We’ve had another great day here at Animal Camp! The weather cooperated for most of the day, too!
The campers did animal chores this morning. Part of caring for our animals is making sure that they are healthy and in good condition. We check for any visible cuts or injuries and make sure that the animals are exhibiting normal behaviors.
We took a walk through the garden and talked about all of the invisible creatures beneath our feet. Microorganisms are a crucial part of every ecosystem, and in the garden, they help break down materials and return nutrients to the soil. We began an experiment to see what kinds of microorganisms we could attract with some cottage cheese and soil in a petri dish. We’ll check them out on Friday and find out if our experiment was successful!
We talked about ruminant animals today, which have four stomachs instead of just one. Cattle, sheep, goats, deer, and other animals are part of the ruminant family. We talked through the process of digesting food and learned about the different parts of a ruminant’s digestive system – rumen, reticulum, omasum, and abomasum.
The rumen is where food goes when it is first swallowed, and that is where microbes start breaking down food. Next, partially digested food moves into the reticulum. In this second stage, heavy or foreign objects that are potentially harmful to the animal settle and are prevented from moving into the next parts of the digestive tract. Cattle farmers tend to put a magnet in each cow’s reticulum to trap any small pieces of metal that may have been dropped in a pasture while building or repairing fences. Food is regurgitated from the reticulum back up to the animal’s mouth for a second round of chewing. This regurgitated material is called cud, and ruminants can often be seen chewing on theirs while relaxing in a pasture. After additional chewing, food moves to the omasum where excess moisture is squeezed out. Food then passes into the abomasum, or the “true stomach.” This part of the stomach has acids and functions similar to human stomachs to break down food completely.
To illustrate the ruminant digestive process, we stuck our hands in buckets whose contents represented the different stages of digestion. Afterward, we played a ruminant relay game that reflected the different parts of a ruminant animal’s stomachs. Ask your camper what the stages of the relay were and what they represented!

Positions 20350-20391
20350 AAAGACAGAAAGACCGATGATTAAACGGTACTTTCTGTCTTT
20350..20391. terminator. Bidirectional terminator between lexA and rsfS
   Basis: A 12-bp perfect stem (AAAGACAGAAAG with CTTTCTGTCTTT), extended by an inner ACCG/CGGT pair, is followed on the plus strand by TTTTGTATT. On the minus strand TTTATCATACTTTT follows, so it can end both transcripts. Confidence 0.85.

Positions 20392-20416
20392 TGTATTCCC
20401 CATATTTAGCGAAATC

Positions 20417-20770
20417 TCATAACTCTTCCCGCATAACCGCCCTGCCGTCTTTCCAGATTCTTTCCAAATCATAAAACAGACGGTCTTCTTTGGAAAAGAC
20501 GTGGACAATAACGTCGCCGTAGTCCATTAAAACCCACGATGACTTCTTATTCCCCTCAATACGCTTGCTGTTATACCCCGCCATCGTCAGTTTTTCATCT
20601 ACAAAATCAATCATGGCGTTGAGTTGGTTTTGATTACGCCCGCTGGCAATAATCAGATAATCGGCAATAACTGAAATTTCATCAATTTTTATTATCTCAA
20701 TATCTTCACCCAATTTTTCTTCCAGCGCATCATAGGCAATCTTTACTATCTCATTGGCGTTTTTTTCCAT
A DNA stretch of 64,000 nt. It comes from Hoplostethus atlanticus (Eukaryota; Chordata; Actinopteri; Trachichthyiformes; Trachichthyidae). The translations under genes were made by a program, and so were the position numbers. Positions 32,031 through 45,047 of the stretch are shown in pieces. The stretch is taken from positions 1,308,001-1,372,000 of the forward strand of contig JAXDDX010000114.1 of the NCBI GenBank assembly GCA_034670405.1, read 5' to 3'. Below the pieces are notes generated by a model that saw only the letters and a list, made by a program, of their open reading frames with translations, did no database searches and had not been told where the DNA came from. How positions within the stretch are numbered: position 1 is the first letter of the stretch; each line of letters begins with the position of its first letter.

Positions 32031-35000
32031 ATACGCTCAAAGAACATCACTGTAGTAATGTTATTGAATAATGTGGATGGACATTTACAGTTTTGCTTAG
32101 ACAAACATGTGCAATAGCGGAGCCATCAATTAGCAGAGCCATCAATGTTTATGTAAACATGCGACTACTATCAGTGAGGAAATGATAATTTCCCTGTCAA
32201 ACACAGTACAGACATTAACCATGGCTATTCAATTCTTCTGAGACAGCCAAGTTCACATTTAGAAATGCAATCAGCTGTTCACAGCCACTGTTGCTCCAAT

We made Watermelon Pizza in Garden Kitchen this morning, and the campers got to choose what kinds of fruit they wanted to put on their watermelon “crust.” We also taste-tested some fruits like peaches, plums, apricots, and nectarines.
Campers made goat milk soap this afternoon! They picked a color and an essential oil (for fragrance) and then mixed it in with some softened soap. The soap was still very malleable, and some campers molded theirs into awesome shapes!
We went for a hike in the woods to look for animal tracks and identify the critters that live in the woods. We found that we could tell just by looking at the footprints whether an animal was walking, running, or jumping. Ask your camper what tracks they saw!
Ms. Pam made black bean hummus for snack this afternoon, and it was a huge hit! We used tortilla chips, but veggies and other dipping foods would be great with this hummus. The recipe can be found at the bottom of this post.
During our STEM Creature Creation time, we focused on the movement of our animal. Creatures move in many different ways: swimming, running, hopping, slithering, etc. We talked about the many physical features that can help animals move fast or slow and which ones we want our own creatures to have. Ask your camper to tell you about their fantastic creature!
We sent home a parent evaluation survey today, and we ask that you take a few moments to talk with your camper about their experience at Animal Camp and provide us with feedback. We greatly appreciate your help in making this camp experience so wonderful, and we welcome your input as we strive to improve camps here at MSU Tollgate. You can return completed surveys at drop-off or pick-up times through the end of the week. Thank you!
Two one inch rounds of watermelon
- Slice watermelon rounds.
- Peel and slice kiwi and peaches.
- Slice strawberries.
- Place on top of watermelon rounds, then cut rounds into six pieces and enjoy.
Black Bean Hummus
2 cans of black beans
1/4 cup fresh lime juice
4 green onion bottoms sliced
2 large cloves garlic
1 teaspoon ground cumin
1/2 teaspoon chili powder (with kids use 1/4 teaspoon)
1 teaspoon oregano
2 Tbs. avocado oil or olive oil
A few Tbs. of tahini (we used water instead)
- Rinse and drain the two cans of organic black beans. Let the beans sit for 15 minutes in a strainer to make sure all the liquid had drained off. Place them into the food processor.
- Cut off the roots of the green onions and slice the white section of the green onion; place in the food processor.
- Squeeze one lime to get 1/4 cup of juice and add it as well.
- Process the 2 cans of black beans, 1/4 cup fresh lime juice, 4 green onion bottoms sliced, 2 large cloves garlic, 1 teaspoon ground cumin, 1/2 teaspoon chili powder (with kids use 1/4 teaspoon), and 1 teaspoon oregano.
- Add one tablespoon at a time of the avocado oil to create a creamy hummus. Use olive oil if you do not have avocado.
- Use cucumbers to hold the dip.